Curt graduated from Ryerson in 1983 with a B.A.A. in Radio and Television Arts.
In 1986 he joined the CBC and started working in what was known as Frobisher Bay and later Iqaluit, in the North West Territories. He lived here for nearly seven years.
His career with the CBC then took him to Winnipeg, Manitoba, where he became a National Reporter. In Winnipeg Curt’s investigative journalism revealed a scheme hatched in the Premier’s office to create a dummy political party in order to alter the outcome of a provincial election. Curt’s work sparked a public inquiry which confirmed his findings about corruption and election officials who played a role in covering it up. His reporting won the Michener Award for meritorious public service journalism in 1999.
In 2001 he joined the CBC’s parliamentary bureau in Ottawa. Four years later Curt took on the job of National reporter for BC. His investigative work has been recognized by The Jack Webster Foundation, The Radio and Television News Director’s Association, the Canadian Association of Journalists, and The New York Festivals.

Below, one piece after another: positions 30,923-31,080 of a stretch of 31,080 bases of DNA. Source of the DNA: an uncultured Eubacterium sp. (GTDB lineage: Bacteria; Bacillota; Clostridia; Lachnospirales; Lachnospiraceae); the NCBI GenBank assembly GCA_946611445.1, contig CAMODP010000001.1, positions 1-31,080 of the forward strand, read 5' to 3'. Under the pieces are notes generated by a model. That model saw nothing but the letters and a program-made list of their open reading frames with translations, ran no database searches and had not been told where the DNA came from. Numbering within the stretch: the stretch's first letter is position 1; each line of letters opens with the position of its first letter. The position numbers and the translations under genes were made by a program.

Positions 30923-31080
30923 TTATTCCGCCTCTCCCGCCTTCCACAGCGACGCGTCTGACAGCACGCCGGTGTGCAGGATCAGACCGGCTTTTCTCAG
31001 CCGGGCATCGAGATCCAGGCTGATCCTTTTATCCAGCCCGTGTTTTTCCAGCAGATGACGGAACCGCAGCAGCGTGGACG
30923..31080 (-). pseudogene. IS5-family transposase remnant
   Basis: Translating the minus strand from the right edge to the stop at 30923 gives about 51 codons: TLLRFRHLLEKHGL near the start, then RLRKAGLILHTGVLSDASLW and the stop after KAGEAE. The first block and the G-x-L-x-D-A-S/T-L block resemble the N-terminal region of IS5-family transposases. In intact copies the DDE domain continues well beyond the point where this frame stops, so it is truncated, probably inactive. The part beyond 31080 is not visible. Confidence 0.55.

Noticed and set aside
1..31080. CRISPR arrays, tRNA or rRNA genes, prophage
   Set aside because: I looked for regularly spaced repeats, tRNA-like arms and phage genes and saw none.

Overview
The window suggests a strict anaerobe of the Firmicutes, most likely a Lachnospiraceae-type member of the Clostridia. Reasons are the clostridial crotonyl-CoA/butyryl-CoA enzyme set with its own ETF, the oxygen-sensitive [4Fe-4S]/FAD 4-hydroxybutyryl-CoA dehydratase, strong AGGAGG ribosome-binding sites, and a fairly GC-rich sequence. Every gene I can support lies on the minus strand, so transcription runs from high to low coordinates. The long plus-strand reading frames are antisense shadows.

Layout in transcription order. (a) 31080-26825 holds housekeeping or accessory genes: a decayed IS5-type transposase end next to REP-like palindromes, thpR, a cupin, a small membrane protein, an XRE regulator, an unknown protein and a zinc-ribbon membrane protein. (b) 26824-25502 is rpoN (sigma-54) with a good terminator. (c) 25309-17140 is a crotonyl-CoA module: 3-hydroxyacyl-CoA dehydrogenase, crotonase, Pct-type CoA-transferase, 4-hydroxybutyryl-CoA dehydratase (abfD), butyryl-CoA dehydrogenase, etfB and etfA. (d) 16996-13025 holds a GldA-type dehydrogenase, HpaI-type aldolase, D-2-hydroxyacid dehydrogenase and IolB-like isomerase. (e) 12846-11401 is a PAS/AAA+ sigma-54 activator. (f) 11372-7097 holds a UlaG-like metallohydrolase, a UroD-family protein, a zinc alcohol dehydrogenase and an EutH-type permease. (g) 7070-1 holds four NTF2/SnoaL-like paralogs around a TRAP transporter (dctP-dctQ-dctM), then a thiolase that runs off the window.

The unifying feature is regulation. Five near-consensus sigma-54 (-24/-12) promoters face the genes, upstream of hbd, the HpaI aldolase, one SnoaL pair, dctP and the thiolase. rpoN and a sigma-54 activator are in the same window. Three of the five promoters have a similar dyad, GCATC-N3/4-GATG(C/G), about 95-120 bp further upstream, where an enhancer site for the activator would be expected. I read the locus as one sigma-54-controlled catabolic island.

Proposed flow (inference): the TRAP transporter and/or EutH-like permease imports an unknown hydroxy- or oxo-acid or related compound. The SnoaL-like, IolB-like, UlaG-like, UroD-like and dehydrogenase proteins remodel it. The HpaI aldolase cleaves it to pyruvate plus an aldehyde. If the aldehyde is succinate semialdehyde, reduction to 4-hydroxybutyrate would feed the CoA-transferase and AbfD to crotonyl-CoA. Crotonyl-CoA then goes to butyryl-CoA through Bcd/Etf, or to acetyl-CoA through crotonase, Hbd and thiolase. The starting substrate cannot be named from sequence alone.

Curt has been called on to report on countless critical incidents, catastrophes and humanitarian crises: from the devastating Manitoba flood in 1997, to the seminal Columbine school shooting in Littleton, Colorado, to more recent events including the 2011 earthquake, tsunami and nuclear disaster in Japan, the worst drought in Eastern Africa in a generation that same year, and Typhoon Haiyan’s swath of destruction in the Philippines in 2013. It was following his trip to the Philippines, after some particularly difficult conditions, that he was eventually diagnosed with PTSD.
Ever the journalist, even when he was at his darkest point, Curt collaborated on a documentary which made him the focus of the story.
Since 2007, no story has occupied more of Curt’s time, interest and curiosity than that of the death of Robert Dziekanski and the investigation into what happened. Curt’s credo is to keep asking questions until the answers stand up to scrutiny.
In 2020 Curt began writing a series of pieces for The Tyee about psychedelic psychotherapy and how Canadian medical authorities and governments were responding to the growing demand for access. The stories culminated in an investigation into the death of Amanda Leech, a B.C. woman who’s doctors withdrew life-changing ketamine therapy without explanation or reason.
Throughout his illness and treatment, Curt maintained an interest in the sprawling and complicated story that is the subject of Blamed and Broken. His treating physicians encouraged Curt to use writing as a therapy, even when he was unable to carry out the job which has been his life’s work for more than thirty years. It was good advice.
Curt currently lives in Port Moody, BC.